Connect with me on Google+

Thursday, 27 May 2010

Keith Thompson - Photographer


I was lucky enough to attend a photography presentation recently where the main speaker was Keith Thompson professional photographer. His main focus is in the wedding and portrait photography business, and throughout his career has collected many awards nationally for his work including 8 wedding photographer of the year titles. You can see his work on his website

http://www.studiorouge.co.uk/

His presentation was focused on basic studio lighting techniques for portraiture photography, some background to the business of wedding photography and some Photoshop techniques that he uses. I made notes in a notebook throughout the presentation.

The presentation started off with a slideshow of a recent wedding shoot, he explained that to remain competitive in business he tries to provide something unique to his work and where possible (a lot would depend on the client though) move away from traditional styles of wedding photographs. This could be seen from the slideshow; there was a definite ‘fashion’ feel to the photographs and I was very impressed with some of the ideas.

He explained that for some weddings there could be as many as 1700 shots taken for a full day! However after the first pass it would be cut down to 800 images for client proofing. Although this still sounds a lot, he explained using batch controls on editing software these can be sorted and presented relatively quickly.

Keith then showed another slideshow that demonstrated his studio portraiture work. I noticed that a lot of these were actually very simple in composition (minimum distractions and props) with attention nearly always drawn to the eyes of the subject, however what made the most impact was the way the lighting was used, a lot were high key in light, with very light backgrounds. He explained that that the lighting is the first thing to get right and he considers it to be the most important aspect of his work.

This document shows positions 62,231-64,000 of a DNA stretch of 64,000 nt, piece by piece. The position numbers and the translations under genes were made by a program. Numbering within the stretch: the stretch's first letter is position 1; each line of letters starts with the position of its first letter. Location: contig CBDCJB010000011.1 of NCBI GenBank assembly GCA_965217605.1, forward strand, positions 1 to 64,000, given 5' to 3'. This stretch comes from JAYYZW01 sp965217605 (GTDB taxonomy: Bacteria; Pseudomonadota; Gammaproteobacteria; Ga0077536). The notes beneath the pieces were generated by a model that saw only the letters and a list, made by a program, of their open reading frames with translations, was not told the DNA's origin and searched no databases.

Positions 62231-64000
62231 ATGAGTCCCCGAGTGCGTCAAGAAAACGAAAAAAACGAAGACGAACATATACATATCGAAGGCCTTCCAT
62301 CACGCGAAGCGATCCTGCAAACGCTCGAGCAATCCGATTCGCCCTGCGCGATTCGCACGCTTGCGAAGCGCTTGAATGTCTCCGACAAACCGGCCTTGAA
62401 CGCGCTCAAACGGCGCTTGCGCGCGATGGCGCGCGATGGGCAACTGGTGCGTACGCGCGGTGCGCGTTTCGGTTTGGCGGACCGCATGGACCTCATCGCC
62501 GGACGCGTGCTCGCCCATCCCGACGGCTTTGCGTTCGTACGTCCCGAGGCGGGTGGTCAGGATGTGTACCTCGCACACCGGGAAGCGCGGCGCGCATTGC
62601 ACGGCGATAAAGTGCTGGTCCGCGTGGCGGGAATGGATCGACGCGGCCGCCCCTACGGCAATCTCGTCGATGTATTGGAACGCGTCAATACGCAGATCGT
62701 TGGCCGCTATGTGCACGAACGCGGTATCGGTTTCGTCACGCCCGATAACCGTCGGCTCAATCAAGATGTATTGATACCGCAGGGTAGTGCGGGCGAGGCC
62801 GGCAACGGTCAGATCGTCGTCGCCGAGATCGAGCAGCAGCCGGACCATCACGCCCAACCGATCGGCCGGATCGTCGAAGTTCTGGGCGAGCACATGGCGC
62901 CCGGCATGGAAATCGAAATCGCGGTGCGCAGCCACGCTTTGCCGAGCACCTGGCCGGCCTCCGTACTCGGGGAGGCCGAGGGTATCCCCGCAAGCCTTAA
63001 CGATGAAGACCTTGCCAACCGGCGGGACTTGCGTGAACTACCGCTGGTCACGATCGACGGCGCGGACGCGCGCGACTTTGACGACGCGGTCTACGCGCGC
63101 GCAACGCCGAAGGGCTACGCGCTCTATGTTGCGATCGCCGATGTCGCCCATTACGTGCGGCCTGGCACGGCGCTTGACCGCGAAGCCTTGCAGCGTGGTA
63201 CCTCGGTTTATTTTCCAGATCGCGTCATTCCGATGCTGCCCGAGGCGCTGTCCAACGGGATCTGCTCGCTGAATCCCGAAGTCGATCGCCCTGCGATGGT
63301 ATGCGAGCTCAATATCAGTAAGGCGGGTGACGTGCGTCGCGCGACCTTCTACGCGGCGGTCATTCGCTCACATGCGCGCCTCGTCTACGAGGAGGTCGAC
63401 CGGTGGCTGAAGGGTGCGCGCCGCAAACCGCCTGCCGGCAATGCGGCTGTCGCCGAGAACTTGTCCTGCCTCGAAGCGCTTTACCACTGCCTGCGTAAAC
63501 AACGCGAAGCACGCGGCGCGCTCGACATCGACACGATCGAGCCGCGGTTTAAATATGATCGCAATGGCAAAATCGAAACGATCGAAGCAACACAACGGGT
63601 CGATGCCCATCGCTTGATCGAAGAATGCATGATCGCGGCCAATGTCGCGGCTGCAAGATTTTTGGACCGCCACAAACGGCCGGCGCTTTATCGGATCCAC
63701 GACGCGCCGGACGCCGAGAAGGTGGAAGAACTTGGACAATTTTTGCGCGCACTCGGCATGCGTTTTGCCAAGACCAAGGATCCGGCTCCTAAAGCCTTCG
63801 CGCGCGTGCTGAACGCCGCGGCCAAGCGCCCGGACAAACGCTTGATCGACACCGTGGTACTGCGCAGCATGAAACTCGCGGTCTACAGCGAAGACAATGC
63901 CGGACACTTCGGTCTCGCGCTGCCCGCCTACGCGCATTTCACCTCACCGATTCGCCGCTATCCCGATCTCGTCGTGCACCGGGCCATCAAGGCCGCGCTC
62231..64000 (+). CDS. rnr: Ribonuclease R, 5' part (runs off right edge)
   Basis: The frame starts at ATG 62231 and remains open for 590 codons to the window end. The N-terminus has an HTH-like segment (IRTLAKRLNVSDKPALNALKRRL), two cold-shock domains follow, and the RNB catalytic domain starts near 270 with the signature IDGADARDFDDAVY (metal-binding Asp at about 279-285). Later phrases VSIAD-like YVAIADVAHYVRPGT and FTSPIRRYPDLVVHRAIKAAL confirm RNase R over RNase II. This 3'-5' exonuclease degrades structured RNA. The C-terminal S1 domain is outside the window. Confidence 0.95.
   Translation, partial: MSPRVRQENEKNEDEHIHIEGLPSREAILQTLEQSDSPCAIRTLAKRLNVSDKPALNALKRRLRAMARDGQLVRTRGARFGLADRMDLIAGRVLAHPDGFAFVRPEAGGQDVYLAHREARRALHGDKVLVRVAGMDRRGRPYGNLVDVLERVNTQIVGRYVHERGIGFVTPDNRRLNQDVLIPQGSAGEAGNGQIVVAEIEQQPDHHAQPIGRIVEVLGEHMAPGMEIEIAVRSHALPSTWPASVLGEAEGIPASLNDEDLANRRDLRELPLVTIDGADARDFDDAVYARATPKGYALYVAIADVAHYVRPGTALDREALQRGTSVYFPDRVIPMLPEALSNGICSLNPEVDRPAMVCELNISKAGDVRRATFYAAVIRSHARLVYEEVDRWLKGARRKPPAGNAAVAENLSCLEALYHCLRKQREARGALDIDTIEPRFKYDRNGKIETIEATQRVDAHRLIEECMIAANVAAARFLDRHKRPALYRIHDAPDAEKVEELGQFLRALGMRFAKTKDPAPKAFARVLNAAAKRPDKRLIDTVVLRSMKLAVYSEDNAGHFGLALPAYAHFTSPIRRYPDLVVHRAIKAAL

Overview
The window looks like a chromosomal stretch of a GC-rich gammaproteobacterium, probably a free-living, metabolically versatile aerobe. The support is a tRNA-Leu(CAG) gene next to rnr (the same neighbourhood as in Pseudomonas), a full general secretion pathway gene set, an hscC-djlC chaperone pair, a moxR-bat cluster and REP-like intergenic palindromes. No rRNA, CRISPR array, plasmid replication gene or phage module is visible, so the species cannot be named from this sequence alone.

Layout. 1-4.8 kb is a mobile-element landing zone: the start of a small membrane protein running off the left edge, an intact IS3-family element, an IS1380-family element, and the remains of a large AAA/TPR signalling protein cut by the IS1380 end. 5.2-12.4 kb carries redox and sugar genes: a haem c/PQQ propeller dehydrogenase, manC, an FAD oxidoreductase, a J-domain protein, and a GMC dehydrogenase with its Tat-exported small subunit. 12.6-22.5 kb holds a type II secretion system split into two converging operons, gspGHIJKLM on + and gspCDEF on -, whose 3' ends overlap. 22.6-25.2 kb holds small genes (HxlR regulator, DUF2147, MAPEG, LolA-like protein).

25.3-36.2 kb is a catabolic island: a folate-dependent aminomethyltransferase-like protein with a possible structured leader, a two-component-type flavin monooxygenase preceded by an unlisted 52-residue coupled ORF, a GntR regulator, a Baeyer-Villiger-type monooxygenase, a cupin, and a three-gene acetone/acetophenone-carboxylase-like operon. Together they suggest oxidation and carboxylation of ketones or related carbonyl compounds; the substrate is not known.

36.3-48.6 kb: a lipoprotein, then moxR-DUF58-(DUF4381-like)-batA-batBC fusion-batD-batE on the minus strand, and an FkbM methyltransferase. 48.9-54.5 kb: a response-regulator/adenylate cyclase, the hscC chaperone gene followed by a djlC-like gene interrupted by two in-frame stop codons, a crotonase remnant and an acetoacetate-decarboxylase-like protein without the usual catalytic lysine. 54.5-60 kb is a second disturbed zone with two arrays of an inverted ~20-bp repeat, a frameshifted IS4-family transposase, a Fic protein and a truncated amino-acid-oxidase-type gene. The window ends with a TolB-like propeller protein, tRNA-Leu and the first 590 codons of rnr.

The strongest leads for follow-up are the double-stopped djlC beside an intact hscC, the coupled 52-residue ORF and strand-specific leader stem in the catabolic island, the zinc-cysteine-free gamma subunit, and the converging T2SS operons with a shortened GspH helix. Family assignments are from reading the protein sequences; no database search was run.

Keith then demonstrated a basic setup with 2 studio lights. I found this really interesting as I’ve never had the opportunity to see how a studio could be set up. The main light was contained in a soft box. This diffused the hardness of the flash and light to a softer and more evenly spread light. I was surprised on how close this was from the models face. The second light used a small dish, with a honeycomb filter that prevents light from spilling out the side and creates a spotlight beam effect on the models hair from behind.

Keith explained the concepts of broad lighting (where the main light is on the side facing the camera), narrow lighting (where the main light is on the side not towards the camera) and the importance of the positioning of the light source around the model as well as height and how this affects shadows on the face and how light catches the eyes. This was fascinating! There were so many ideas that I have never thought of before and the tips about positioning the models head to create emphasis on the eyes were really clever yet very simple to implement.

I have purposely left specific details and tips in my notebook; a lot of the ideas and techniques were around the idea of using light and that is covered later in the course; I want to have a go at recreating some of the techniques and effects first (as best I can with my kit), so that I have examples of them for the log. I will then refer back to this post and introduce more detail then.

The final part of the presentation was around post production work and the common ‘touching up’ techniques that he uses to improve the look of the images using Photoshop CS version.

This was a thoroughly enjoyable presentation; I got to see equipment I’ve never used before in action, have the uses explained and I think I learnt something about lighting techniques for portraits in order to create drama and dimension to a photograph.

Portraiture photography is an area I’ve not really explored, so it’s given me some great ideas to try for myself in the future, and when I do I will publish to the blog.


No comments:

Post a Comment